Republican-controlled Texas and Wisconsin passed the strictest voter ID laws, while North Carolina and Ohio are among those that eliminated same-day registration and reduced early voting days.
In Wisconsin, a federal judge in Madison has overturned restrictions on early in-person balloting after finding the limits were primarily aimed at keeping African-Americans in Milwaukee, who reliably vote Democratic, away from the polls.
New limits discriminatory?
“These laws can be explained by partisanship and by race,” said Wendy Weiser, director of the Democracy Program at the Brennan Center for Justice, a legal civil rights advocacy group. “It’s hard to reconcile these actual laws with the stated purpose. The more reasonable and likely explanation is political self-interest. Voting laws are a way to restrict voters you think are more likely to vote for the other side.”
Wisconsin Gov. Scott Walker, an early 2016 Republican presidential candidate, told News21 that such criticisms are unfounded.
“It’s a discriminatory statement to say that in today’s society, people regardless of race or status aren’t able to get photo ID, particularly when the state provides it for free,” he said.
A federal court had ruled that, for the November election, Wisconsin must offer those without photo ID the option of signing an affidavit swearing to their identity. But that decision was later stayed by a federal appeals court, so there will be no affidavit option on Nov. 8.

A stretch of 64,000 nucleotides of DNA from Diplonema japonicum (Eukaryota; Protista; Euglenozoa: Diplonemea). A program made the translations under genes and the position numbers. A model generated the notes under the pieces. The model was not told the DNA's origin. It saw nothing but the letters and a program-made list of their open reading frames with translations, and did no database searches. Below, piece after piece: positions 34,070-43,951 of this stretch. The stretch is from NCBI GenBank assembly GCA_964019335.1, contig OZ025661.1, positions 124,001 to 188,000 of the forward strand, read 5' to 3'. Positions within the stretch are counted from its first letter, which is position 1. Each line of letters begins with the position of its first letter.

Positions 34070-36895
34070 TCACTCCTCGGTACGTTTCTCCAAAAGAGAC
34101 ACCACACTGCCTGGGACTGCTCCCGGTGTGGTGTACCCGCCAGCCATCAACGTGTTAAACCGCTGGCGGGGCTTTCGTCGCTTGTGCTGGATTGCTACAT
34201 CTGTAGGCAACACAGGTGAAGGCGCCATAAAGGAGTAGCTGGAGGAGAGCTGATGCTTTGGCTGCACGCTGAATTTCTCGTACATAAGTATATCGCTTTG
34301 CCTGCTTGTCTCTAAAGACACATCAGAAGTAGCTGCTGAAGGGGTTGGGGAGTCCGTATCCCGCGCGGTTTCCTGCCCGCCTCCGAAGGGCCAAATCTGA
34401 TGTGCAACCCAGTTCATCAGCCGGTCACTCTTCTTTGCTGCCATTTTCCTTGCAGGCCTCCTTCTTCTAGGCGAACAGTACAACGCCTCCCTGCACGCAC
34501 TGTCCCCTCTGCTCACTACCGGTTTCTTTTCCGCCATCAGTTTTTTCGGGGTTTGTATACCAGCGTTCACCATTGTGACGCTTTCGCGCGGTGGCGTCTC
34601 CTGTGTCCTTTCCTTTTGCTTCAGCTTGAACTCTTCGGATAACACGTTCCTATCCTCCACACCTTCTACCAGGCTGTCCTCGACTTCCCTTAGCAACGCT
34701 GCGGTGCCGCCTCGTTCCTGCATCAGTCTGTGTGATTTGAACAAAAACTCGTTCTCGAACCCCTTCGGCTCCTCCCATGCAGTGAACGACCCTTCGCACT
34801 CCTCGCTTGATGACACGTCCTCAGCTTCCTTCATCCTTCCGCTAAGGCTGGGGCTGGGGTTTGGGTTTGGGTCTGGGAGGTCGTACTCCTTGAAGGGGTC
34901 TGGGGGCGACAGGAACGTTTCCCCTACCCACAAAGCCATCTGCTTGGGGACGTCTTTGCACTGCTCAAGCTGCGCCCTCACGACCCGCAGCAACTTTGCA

Those decisions were part of the flurry of court rulings in late July and early August that struck down, weakened or altered new voting requirements in Wisconsin, Texas, North Carolina and North Dakota because, the courts concluded, the laws would disenfranchise people of color. In some cases, judges ruled that the laws’ discriminatory effect was intentional.
By contrast, some Democrat-controlled states, mostly in the West and New England, have passed laws that gave voters the option to register every time they walk into a motor vehicles office or at the polls on Election Day, made it easier to vote early or have converted their elections to an entirely vote-by-mail system.
Republican state leaders and conservative advocates of voter ID and other new requirements have insisted that they are necessary to prevent voter fraud and protect the integrity of elections.
But a 2012 News21 50-state analysis of cases since 2000 found that the rate of voter fraud is infinitesimal compared with the total number of voters nationwide and that in-person voter impersonation on Election Day — the type of fraud voter that photo ID is designed to prevent — is virtually nonexistent.